One aspect I am OK with is that if we need a touchup PRK, we can maybe do one eye at a time next time and therefore skip the "debilitating" phase? It can be annoying, but keep in mind that some patients not long ago have suffered permanently compromised vision due to rushing or choosing the less appropriate procedure for their eyes. I hope the reading glasses will help with any strain for you at work for the time-being. I am thinking of getting some anyway because a) I wonder if they might slow any regression, and b) blue light radiation or whatever.
Newbie
Oct 25, 2017
5 posts
4 upvotes
Tomorrow will be 6 weeks since getting SmartSurface PRK at Nvision by Dr. Machat. Being the cautious type, I'm only doing one eye at a time. I was about -1.5 in each eye.

Everything at the clinic went great, everyone was super nice, and the procedure was super smooth. I'd say the early healing was better than expected, though I took 2 weeks off work and had a patient girlfriend administering all my eye drops...

Vision in my left eye (the one I had done) got noticeably better at around the 2 week mark. That said, improvement since then has been slow. Currently, the eye is at about 20/25 on its own. What is concerning is that it can be refracted to be better, so I may be undercorrected? Perhaps someone with more experience/knowledge can clarify, but does undercorrection improve as time goes on? My understanding is that the procedure intentionally overcorrects, and then you slide down to where you "should" be. I'm worried I've already "slid" too far.

Getting one eye done has been interesting... haha I'm constantly testing the two against each other. I've noticed I actually get less halos in my left eye now. I'm still getting pretty significant ghosting in that eye though- particularly with lights on a dark background (traffic lights at night are the best example).

Overall, the experience hasn't been too bad, though I am worried about the undercorrection.
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Oct 6, 2015
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tornadotrick wrote:
Feb 7th, 2018 12:33 pm
Vision in my left eye (the one I had done) got noticeably better at around the 2 week mark. That said, improvement since then has been slow. Currently, the eye is at about 20/25 on its own. What is concerning is that it can be refracted to be better, so I may be undercorrected?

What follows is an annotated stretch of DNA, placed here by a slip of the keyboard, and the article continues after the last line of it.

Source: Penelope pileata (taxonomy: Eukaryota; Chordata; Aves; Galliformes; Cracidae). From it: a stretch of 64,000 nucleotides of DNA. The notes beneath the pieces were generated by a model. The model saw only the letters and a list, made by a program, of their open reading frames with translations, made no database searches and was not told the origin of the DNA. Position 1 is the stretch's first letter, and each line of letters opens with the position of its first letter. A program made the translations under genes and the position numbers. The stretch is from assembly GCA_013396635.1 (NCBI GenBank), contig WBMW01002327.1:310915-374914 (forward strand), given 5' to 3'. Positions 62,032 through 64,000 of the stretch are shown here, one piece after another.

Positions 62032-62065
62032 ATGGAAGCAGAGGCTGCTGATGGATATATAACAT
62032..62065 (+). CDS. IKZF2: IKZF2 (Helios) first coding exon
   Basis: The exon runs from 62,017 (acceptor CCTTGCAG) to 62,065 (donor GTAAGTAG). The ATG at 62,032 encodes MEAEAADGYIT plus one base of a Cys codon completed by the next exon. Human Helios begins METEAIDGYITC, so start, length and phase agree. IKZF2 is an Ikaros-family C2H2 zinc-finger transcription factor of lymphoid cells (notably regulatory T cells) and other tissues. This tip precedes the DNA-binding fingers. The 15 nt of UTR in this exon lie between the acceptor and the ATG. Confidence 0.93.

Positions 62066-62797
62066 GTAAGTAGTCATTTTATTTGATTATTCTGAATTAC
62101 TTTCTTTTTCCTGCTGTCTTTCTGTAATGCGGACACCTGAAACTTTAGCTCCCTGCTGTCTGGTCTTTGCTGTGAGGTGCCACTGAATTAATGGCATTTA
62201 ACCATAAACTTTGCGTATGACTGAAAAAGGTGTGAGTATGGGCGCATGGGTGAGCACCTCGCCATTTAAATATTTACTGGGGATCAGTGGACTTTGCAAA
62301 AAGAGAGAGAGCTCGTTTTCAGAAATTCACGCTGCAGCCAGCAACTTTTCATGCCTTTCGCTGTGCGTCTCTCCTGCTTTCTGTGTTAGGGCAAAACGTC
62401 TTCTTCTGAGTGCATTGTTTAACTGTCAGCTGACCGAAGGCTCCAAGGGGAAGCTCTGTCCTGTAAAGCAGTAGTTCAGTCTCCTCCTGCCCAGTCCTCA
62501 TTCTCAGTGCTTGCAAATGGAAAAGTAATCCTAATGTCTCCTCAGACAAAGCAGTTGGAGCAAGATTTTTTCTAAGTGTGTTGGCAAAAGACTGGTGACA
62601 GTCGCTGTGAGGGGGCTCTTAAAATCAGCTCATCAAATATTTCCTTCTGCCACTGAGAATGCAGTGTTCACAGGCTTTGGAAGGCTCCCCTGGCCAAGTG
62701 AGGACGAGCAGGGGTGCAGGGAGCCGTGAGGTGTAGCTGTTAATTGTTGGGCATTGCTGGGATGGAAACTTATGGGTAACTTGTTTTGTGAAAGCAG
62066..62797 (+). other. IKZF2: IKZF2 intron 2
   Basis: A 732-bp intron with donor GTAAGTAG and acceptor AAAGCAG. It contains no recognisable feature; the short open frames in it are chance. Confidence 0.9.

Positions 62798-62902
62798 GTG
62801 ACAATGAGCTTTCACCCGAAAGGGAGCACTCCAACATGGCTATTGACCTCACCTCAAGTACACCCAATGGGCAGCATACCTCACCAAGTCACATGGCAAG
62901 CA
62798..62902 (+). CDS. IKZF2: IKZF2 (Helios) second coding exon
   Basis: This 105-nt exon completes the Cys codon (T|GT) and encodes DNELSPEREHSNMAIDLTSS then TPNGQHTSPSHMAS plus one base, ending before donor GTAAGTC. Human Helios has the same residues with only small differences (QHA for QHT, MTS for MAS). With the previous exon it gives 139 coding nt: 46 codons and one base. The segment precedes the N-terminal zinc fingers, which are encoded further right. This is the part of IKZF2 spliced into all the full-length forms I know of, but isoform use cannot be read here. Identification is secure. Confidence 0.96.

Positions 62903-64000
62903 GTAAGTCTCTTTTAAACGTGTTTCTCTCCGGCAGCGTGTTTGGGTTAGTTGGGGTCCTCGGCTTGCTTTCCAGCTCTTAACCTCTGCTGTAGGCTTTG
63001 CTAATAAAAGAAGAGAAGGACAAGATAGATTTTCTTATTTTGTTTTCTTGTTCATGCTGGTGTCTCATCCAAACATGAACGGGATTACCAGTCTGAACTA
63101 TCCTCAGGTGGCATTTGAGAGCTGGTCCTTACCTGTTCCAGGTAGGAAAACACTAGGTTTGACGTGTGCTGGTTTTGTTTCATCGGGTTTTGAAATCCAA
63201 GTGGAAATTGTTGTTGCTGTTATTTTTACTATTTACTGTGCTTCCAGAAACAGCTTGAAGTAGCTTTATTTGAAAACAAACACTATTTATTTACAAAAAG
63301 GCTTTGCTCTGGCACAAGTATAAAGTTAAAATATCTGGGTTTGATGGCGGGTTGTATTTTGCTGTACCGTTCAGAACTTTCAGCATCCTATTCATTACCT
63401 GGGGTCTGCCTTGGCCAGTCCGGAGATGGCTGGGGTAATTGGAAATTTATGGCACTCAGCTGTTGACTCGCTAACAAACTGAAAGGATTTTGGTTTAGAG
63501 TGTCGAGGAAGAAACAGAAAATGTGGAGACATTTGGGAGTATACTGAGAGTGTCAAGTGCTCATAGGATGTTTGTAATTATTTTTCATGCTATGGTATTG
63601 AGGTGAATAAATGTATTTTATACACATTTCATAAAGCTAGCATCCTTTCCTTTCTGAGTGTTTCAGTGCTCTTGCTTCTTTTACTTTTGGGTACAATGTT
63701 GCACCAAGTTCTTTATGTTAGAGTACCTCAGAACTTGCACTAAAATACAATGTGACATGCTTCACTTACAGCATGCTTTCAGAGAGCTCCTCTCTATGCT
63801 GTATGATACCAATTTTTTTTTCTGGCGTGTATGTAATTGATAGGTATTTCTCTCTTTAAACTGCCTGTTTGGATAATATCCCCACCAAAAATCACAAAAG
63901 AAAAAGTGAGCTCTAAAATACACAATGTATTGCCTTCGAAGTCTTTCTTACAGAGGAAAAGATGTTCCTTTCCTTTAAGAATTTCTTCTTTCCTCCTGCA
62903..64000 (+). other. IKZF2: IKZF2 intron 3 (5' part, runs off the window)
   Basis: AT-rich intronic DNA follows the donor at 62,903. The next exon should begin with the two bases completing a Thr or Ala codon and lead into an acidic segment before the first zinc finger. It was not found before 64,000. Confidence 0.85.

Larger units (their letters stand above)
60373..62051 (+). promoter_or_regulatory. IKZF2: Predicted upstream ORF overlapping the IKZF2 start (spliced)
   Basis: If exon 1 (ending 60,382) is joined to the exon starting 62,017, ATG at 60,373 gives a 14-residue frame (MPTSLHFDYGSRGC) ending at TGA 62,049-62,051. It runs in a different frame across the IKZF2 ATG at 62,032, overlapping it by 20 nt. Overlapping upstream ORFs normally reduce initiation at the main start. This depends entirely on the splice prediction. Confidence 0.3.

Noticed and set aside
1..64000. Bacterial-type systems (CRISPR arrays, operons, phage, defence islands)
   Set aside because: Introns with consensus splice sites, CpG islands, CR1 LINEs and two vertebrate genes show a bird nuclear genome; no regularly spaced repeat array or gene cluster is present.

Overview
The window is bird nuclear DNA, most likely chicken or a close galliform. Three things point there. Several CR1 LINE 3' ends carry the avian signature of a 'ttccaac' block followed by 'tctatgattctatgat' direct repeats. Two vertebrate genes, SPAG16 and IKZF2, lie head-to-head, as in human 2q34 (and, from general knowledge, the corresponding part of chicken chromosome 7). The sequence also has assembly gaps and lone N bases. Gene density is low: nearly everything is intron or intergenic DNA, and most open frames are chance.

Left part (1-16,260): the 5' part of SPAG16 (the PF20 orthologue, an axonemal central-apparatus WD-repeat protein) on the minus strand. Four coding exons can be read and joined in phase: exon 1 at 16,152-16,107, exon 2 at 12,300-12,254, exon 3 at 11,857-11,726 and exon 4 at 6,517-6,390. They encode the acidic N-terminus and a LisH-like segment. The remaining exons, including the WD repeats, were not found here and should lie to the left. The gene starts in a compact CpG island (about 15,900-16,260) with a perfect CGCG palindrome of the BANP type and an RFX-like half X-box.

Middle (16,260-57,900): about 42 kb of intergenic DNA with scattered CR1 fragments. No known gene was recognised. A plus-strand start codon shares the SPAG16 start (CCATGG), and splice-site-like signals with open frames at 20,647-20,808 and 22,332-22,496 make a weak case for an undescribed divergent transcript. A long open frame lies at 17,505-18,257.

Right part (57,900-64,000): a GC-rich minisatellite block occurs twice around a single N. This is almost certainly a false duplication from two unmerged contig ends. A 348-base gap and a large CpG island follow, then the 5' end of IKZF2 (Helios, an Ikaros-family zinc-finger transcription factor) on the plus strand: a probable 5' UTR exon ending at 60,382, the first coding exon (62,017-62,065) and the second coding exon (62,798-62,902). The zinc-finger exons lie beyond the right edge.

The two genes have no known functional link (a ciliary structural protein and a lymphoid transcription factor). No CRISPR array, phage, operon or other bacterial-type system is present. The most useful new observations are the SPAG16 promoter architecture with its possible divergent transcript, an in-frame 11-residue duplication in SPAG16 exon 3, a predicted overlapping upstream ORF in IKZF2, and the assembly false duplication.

You should be overcorrected at this time. The epithelium contributes to optical power, and takes a while to fully heal back to its normal thickness of 56um or so.

Perhaps someone with more experience/knowledge can clarify, but does undercorrection improve as time goes on? My understanding is that the procedure intentionally overcorrects, and then you slide down to where you "should" be. I'm worried I've already "slid" too far.
No, you probably haven't slid enough. You'll have worse vision as a +1, for example, than you will have as a +0.5, or plano.

Getting one eye done has been interesting... haha I'm constantly testing the two against each other. I've noticed I actually get less halos in my left eye now. I'm still getting pretty significant ghosting in that eye though- particularly with lights on a dark background (traffic lights at night are the best example).
Perfectly normal.
Newbie
Oct 25, 2017
5 posts
4 upvotes
burnt69 wrote:
Feb 7th, 2018 12:47 pm
You should be overcorrected at this time. The epithelium contributes to optical power, and takes a while to fully heal back to its normal thickness of 56um or so.

No, you probably haven't slid enough. You'll have worse vision as a +1, for example, than you will have as a +0.5
Hm, I'm a little confused though. At my one month follow-up, my optometrist measured my left eye as being -0.25. Wouldn't this mean I'm undercorrected as opposed to overcorrected? That said, I guess I'm also overcorrected in that my near vision in that eye is still a little fuzzy.

On a related note, for those who's entire job is on a computer (like me), doing one eye at a time has made getting back to work much easier. I took 2 weeks off and coming back felt totally fine doing my work. I always have to remind myself to put my drops in- they never feel irritated and my vision never feels fuzzy.